23

In PHP 5, are you required to use the & modifier to pass by reference? For example,

class People() { }
$p = new People();
function one($a) { $a = null; }
function two(&$a) { $a = null; )

In PHP4 you needed the & modifier to maintain reference after a change had been made, but I'm confused on the topics I have read regarding PHP5's automatic use of pass-by-reference, except when explicity cloning the object.

In PHP5, is the & modifier required to pass by reference for all types of objects (variables, classes, arrays, ...)?

85

are you required to use the & modifier to pass-by-reference?

Technically/semantically, the answer is yes, even with objects. This is because there are two ways to pass/assign an object: by reference or by identifier. When a function declaration contains an &, as in:

function func(&$obj) {}

The argument will be passed by reference, no matter what. If you declare without the &

function func($obj) {}

Everything will be passed by value, with the exception of objects and resources, which will then be passed via identifier. What's an identifier? Well, you can think of it as a reference to a reference. Take the following example:

class A
{
    public $v = 1;
}

function change($obj)
{
    $obj->v = 2;
}

function makezero($obj)
{
    $obj = 0;
}

$a = new A();

change($a);

var_dump($a); 

/* 
output:

object(A)#1 (1) {
  ["v"]=>
  int(2)
}

*/

makezero($a);

var_dump($a);

/* 
output (same as before):

object(A)#1 (1) {
  ["v"]=>
  int(2)
}

*/

So why doesn't $a suddenly become an integer after passing it to makezero? It's because we only overwrote the identifier. If we had passed by reference:

function makezero(&$obj)
{
    $obj = 0;
}

makezero($a);

var_dump($a);

/* 
output:

int(0) 

*/

Now $a is an integer. So, there is a difference between passing via identifier and passing via reference.

  • 11
    Thank you for explaining the difference between identifiers and references, the manual wasn't very clear on this. – Brian Graham Feb 17 '12 at 18:18
  • This is how javascript objects are passed by default as well. – Alex_Nabu Jul 25 '15 at 5:50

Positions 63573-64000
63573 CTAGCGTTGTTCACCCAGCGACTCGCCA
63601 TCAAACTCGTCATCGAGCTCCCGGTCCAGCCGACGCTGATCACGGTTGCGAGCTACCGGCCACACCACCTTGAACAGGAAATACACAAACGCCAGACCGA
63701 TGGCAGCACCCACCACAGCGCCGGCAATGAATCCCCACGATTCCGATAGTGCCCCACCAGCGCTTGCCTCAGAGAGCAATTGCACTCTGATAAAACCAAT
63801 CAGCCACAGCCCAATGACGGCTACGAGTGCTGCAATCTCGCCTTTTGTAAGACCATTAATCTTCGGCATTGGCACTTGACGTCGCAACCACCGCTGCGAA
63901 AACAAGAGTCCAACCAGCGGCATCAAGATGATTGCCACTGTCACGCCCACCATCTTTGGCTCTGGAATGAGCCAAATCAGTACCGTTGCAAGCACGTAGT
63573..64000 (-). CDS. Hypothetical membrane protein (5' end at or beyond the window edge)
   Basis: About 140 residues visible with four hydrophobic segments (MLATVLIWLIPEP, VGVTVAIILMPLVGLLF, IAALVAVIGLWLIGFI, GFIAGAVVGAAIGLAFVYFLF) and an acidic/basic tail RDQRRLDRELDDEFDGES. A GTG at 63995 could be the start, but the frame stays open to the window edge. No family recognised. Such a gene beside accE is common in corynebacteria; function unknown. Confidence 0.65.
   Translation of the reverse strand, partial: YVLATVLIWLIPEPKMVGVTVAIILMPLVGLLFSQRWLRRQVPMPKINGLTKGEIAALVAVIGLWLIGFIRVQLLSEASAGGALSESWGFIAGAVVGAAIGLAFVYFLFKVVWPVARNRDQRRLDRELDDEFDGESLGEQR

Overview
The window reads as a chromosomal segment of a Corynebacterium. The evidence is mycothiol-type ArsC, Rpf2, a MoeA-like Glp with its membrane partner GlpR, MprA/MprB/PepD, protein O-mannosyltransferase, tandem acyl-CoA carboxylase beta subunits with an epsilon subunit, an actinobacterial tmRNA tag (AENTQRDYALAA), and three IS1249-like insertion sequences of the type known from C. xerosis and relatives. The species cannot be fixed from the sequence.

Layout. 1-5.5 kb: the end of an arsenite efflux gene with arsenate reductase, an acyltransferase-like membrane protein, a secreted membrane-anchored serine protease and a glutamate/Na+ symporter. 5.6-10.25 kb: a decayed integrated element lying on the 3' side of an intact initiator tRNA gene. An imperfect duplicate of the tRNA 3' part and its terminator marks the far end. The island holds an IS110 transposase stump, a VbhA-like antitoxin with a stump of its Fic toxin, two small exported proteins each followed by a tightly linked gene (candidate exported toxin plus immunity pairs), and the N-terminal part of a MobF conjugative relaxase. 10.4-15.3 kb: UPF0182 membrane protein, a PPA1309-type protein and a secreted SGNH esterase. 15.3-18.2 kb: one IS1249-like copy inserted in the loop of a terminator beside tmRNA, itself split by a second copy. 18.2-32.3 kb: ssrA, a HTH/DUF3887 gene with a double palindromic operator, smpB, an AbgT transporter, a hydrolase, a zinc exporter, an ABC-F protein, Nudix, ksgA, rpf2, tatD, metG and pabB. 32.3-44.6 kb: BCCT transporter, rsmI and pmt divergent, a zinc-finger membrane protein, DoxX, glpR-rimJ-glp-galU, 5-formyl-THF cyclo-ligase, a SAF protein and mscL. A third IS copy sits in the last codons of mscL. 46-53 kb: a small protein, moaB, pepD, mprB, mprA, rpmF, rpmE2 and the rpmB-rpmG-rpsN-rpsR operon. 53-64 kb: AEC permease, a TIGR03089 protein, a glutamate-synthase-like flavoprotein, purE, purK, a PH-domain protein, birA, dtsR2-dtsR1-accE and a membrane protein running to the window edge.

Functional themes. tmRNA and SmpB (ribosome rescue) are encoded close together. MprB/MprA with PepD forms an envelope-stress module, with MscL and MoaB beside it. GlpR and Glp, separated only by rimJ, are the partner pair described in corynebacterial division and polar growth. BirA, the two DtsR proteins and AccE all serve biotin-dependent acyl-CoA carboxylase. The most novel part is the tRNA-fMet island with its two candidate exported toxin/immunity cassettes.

• Sorry but could you clarify why did change() work and not makezero()? Are you missing a & sign in change()? Also I think in makezero you want to change $obj = 0; to $obj->v = 0 – Andrew Oct 7 '16 at 12:31
  • 1
    To summarize and sort all this in my head: everything that is not an object or a resource is passed by value unless explicitly referenced with &, right? Objects and Resources are passed by identifier by default. And we could think of "identifier" as synonym for "alias", right? The "alias" can be used to manipulate the object, but it is NOT the object. – Ignacio Segura Nov 9 '16 at 22:46
0

Objects will pass-by-reference. Built in types will be pass-by-value (copied);

What is happening behind the scenes is that when you pass in a variable that holds an object, it's a reference to the object. So the variable itself is copied, but it still references the same object. So, essentially there are two variable, but both are pointing to the same object. Changes made to objects inside a function will persist.

In the case of the code that you have there (first you need $ even with &):

$original = new Object();

one($original); //$original unaffected
two($original); //$original will now be null

function one($a) { $a = null; } //This one has no impact on your original variable, it will still point to the object

function two(&$a) { $a = null; ) //This one will set your original variable to null, you'll lose the reference to the object.
  • So integers, strings, chars and booleans are pass-by-value, unless using the & modifier? – Brian Graham Feb 17 '12 at 16:12
  • @BrianGraham yes. If you're familiar with pointers in C/C++ $original in the previous example is kind of like that. It holds an address to the Object we created. $original itself is copied when passed into function one($a), but since it holds an address the copy is pointing at the same Object. – Chris Feb 17 '12 at 16:14
  • You say that in PHP5 objects are passed by reference, right? Then why are you using the & modifier to prove your point if it's not needed, it's not helping me understand my question. – Brian Graham Feb 17 '12 at 16:15
  • 1
    Objects are not actually passed by reference. An equality between a variable and an object essentially passes a reference to it. This same pass by value operation during a function call i.e $obj=$passedObject results $obj=&passedObjects – Somesh Mukherjee Feb 17 '12 at 16:20
  • 1
    @SomeshMukherjee My understanding is that $obj = $passedObject, if we set $obj = null, $passedObject != null. But if $obj = &$passedObject and you set $obj = null, now $passedObject == null. – Chris Feb 17 '12 at 16:24
0

You're using it wrong. The $ sign is compulsory for any variable. It should be: http://php.net/manual/en/language.references.pass.php

function foo(&$a)
{
$a=null;
}


foo($a);
To return a reference, use

 function &bar($a){
$a=5;
return $a

 }

In objects and arrays, a reference to the object is copied as the formal parameter, any equality operations on two objects is a reference exchange.

$a=new People();
$b=$a;//equivalent to &$b=&$a roughly. That is the address of $b is the same as that of $a 

function goo($obj){
//$obj=$e(below) which essentially passes a reference of $e to $obj. For a basic datatype such as string, integer, bool, this would copy the value, but since equality between objects is anyways by references, this results in $obj as a reference to $e
}
$e=new People();
goo($e);
  • I forgot the $ sign, sorry. – Brian Graham Feb 17 '12 at 16:11

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